Tag Archives: Sephardic Jews

Jew of the Week: Moshe Safdie

Visionary Architect

Moshe Safdie (b. 1938) was born in Haifa to a Mizrachi Jewish family originally from Syria. He grew up on a kibbutz where he was a beekeeper and goatherd. When he was 15, the family moved to Montreal, Canada. Safdie went on to study architecture at McGill University. For his thesis, he came up with the idea of 3D, prefabricated modular units. Safdie quickly made a name for himself as a young architect and, at just 23, was invited to design Habitat 67 during Montreal’s World Expo. In 1970, Safdie opened a branch of his firm in Jerusalem to focus on restoring the Old City and building up the new city post-reunification. He designed the famous Porat Yosef Yeshiva (originally the vision of the great Ben Ish Chai), the beautiful Mamilla Center, as well as Yad Vashem, and Ben Gurion International Airport. Safdie achieved international renown, and went on to design some of the most iconic buildings in the world (see below). This includes the Marina Bay Sands in Singapore, the National Gallery of Canada, and the world’s longest “horizontal skyscraper” in China. Meanwhile, Safdie has taught at Harvard’s Graduate School of Design, and directed it for a number of years. He has also published a dozen books, and has been featured in six films. Today, Safdie Architects has offices in Boston, Jerusalem, Toronto, Shanghai, and Singapore. Safdie is still deeply involved, and maintains a research fellowship at his firm to develop new architectural ideas and futuristic projects. He has won countless awards, including the Order of Canada, the Wolf Prize in Architecture, and multiple honorary doctorates. The Moshe Safdie Archive at McGill University is among the largest architectural collections in the world, with over 140,000 drawings, 100,000 photos, and over 2000 sketches.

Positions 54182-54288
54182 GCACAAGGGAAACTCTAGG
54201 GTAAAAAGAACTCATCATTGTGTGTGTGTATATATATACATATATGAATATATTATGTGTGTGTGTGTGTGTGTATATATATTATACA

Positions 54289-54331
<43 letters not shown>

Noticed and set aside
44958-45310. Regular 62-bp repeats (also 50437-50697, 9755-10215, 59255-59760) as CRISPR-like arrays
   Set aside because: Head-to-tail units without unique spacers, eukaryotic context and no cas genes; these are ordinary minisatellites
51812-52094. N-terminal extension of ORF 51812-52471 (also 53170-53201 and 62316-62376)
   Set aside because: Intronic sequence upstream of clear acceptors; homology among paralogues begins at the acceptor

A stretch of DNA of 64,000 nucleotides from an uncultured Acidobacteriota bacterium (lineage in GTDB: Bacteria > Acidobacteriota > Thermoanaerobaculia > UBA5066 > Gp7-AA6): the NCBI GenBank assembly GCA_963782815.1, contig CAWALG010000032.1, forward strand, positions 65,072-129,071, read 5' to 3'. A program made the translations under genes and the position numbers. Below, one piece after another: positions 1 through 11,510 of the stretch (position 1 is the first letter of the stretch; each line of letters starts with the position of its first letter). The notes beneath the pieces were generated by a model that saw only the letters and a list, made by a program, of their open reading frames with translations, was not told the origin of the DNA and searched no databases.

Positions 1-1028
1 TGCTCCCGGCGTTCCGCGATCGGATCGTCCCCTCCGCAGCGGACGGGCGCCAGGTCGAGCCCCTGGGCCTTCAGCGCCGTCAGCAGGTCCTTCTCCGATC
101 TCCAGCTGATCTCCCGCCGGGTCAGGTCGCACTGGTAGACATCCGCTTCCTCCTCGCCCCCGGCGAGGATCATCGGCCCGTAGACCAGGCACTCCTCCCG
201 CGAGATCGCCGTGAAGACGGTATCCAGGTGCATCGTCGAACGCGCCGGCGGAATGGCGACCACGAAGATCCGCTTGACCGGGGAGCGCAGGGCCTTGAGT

*November is Mizrachi Heritage Month.*

Moshe Safdie at TED: How to Reinvent the Apartment Building

Words of the Week

Woe to mankind! For they see, but do not know what they see; they stand, but do not know upon what they stand.
Rabbi Yose (Talmud, Chagigah 12b)

Some of Moshe Safdie’s best-known projects, clockwise from top left: Porat Yosef Yeshiva in Jerusalem’s Old City, Kauffman Center in Kansas City, National Gallery of Canada in Ottawa, Habitat 67 in Montreal, Jewel Changqi Airport in Singapore, and Marina Bay Sands in Singapore.

Jew of the Week: Sir Sassoon Eskell

Father of Iraq